At the founding moment of the theory of optimal growth, Frank Ramsey did assume a "bliss point" (a point of satiation in the terms of this entry) for his representative agent (see Ramsey 1928 and its finite commodity generalization in Samuelson and Solow 1965). However, by viewing this assumption as a response to an analytical difficulty rather than as a descriptive point of substance to be incorporated into the theory, subsequent work took two alternative routes. In a literature exemplified by Tjalling Charles Koopmans (1965), David Gale (1967), and William A. Brock (1970), the objective function was rendered well-defined by considering deviations from a golden-rule stock, a stock that ensures the highest constant sustainable rate of consumption and thereby ensuring the convergence of the relevant integral of the utility stream. Alternatively, as in Koopmans (1967) and Nancy L. Stokey and Robert E. Lucas Jr. (1989), the undis-counted framework is done away with altogether as something irrelevant to a regimen in which methodological individualism is rather aggressively prescribed to counter the possibility of any sort of governmental paternalism.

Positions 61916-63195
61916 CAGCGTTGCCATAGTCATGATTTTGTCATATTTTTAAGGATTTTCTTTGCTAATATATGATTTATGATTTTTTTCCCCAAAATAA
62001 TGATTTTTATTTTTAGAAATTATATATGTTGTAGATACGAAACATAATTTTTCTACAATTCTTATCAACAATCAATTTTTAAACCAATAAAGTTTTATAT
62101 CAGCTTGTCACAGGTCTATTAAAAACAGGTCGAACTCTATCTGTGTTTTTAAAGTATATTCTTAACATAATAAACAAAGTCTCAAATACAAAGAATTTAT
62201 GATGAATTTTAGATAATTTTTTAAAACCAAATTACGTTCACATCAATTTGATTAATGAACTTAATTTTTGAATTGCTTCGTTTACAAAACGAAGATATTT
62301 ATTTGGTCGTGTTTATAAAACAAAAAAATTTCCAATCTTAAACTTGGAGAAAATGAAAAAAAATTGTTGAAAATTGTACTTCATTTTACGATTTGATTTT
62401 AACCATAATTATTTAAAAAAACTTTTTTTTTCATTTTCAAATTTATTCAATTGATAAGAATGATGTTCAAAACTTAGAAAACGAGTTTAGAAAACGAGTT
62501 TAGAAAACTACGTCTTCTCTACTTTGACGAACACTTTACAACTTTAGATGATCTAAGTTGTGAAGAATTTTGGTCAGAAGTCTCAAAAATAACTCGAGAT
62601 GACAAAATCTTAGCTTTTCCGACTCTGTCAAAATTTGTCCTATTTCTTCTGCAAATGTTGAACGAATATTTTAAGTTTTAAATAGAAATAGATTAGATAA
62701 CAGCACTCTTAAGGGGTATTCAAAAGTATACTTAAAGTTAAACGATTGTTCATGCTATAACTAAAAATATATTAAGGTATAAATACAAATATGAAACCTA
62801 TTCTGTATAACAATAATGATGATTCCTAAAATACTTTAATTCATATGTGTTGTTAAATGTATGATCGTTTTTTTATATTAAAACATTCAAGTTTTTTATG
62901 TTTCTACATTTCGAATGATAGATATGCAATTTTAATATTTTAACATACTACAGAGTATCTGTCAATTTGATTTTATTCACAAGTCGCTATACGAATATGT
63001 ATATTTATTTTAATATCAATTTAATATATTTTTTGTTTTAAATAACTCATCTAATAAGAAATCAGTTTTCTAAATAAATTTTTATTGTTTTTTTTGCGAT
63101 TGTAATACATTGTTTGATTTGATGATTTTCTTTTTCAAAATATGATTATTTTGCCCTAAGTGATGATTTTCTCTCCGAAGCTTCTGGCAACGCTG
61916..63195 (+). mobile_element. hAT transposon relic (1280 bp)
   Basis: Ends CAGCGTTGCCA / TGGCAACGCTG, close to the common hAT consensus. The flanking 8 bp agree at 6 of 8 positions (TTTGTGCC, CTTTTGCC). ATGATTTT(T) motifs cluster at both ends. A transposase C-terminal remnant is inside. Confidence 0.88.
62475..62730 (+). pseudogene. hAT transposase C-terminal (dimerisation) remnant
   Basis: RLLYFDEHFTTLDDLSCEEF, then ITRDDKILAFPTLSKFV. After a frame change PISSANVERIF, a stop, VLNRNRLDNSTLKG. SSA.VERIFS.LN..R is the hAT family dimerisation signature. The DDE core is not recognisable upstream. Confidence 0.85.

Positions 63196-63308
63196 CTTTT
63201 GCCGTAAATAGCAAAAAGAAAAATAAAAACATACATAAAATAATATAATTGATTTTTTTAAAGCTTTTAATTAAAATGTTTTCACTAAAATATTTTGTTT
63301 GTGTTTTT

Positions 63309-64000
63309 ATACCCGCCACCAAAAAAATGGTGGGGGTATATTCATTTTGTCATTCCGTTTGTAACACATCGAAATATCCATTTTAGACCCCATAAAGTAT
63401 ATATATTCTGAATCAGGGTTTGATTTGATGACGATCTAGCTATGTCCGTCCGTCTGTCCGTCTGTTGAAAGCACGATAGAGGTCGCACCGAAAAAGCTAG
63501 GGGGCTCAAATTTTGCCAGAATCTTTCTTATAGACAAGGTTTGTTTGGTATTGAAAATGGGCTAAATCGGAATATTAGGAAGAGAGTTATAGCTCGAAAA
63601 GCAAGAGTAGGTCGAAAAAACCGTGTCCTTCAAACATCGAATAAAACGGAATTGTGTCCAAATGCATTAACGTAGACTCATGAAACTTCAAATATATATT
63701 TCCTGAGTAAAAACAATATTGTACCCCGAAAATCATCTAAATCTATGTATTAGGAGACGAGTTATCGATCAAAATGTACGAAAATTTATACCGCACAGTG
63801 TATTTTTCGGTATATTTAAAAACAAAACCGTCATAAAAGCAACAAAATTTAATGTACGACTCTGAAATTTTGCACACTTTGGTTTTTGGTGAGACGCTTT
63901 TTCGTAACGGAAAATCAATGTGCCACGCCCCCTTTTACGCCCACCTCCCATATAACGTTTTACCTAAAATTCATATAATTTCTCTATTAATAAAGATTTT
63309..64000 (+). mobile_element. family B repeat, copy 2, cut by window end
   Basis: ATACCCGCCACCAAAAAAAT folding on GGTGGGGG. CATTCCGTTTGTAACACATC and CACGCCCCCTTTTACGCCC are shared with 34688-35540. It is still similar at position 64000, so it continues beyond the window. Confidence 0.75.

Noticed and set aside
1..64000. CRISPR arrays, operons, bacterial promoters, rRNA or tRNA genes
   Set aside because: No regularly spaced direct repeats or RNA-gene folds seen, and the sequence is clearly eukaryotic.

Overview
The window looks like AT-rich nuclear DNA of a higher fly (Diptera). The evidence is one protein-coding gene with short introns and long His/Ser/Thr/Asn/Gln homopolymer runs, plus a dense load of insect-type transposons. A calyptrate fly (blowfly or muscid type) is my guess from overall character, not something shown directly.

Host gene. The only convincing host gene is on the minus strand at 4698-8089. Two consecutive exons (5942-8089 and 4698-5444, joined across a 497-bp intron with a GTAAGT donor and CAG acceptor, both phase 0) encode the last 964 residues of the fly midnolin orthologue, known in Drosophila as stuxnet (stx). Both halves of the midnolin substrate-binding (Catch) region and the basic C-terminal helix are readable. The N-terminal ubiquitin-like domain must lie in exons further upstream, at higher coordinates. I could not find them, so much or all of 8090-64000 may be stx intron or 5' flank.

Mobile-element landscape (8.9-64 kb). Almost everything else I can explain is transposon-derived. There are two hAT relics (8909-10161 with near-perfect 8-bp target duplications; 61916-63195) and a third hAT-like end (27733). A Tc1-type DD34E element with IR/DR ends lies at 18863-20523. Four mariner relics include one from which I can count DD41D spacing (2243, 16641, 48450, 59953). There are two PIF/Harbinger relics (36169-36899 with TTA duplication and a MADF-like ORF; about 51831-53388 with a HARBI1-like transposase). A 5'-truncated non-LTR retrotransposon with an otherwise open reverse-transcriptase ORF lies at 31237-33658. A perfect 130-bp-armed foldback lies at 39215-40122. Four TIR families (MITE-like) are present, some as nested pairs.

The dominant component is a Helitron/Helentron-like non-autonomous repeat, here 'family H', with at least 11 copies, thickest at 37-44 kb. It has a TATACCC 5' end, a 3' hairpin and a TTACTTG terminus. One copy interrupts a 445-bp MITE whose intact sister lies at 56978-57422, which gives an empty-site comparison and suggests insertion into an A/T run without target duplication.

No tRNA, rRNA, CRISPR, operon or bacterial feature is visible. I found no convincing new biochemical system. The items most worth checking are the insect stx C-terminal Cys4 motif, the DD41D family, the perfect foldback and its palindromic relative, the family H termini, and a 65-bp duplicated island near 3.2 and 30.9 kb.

There is an irony in that Robinson Crusoe remains a hallowed figure for neoclassical economics even though his needs are limited (obviously so) and his desires have no ready outlet. (In addition to playing a role in Edgeworth 1881, Koopmans’s 1957 exposition of general equilibrium theory and the John von Neumann and Oskar Morgenstern 1953 criticism of this theory are based on Robinson Crusoe.) However, moving away from the creations of Daniel Defoe, Paul A. Samuelson, and Frank P. Ramsey, one ought perhaps not forget that the skeptical David Hume was crystal clear about the dampening effect of satiation on commerce and on the progress commerce was to bring in its wake. In his influential essay "Of Refinements in the Arts," he writes:

Riches are valuable at all times, and to all men; because they always purchase pleasures, such as men are accustomed to, and desire____ In a nation where there is no demand for such superfluities, men sink into indolence, lose all enjoyment of life, and are useless to the public, which cannot maintain or support its fleets and armies, from the industry of such slothful members____ Luxury, when excessive, is the source of many ills; but is in general preferable to sloth and idleness, which would commonly succeed in its place, and are more hurtful both to private persons and the public. (Hume [1742/1752] 1985, pp. 276, 272, 280)

The problem of scarcity of labor as a damper to the growth of colonial (plantation) economies brought about by satiation and self-sufficiency of native labor, and its possible cure in terms of a head tax levied in money, was well understood by colonial governments of all stripes in both the nineteenth and the twentieth centuries (see, for example, Mamdani 1976, chaps. 2 and 3), but even a half-adequate exploration of these theoretical and practical issues goes well beyond the ambit of this brief entry.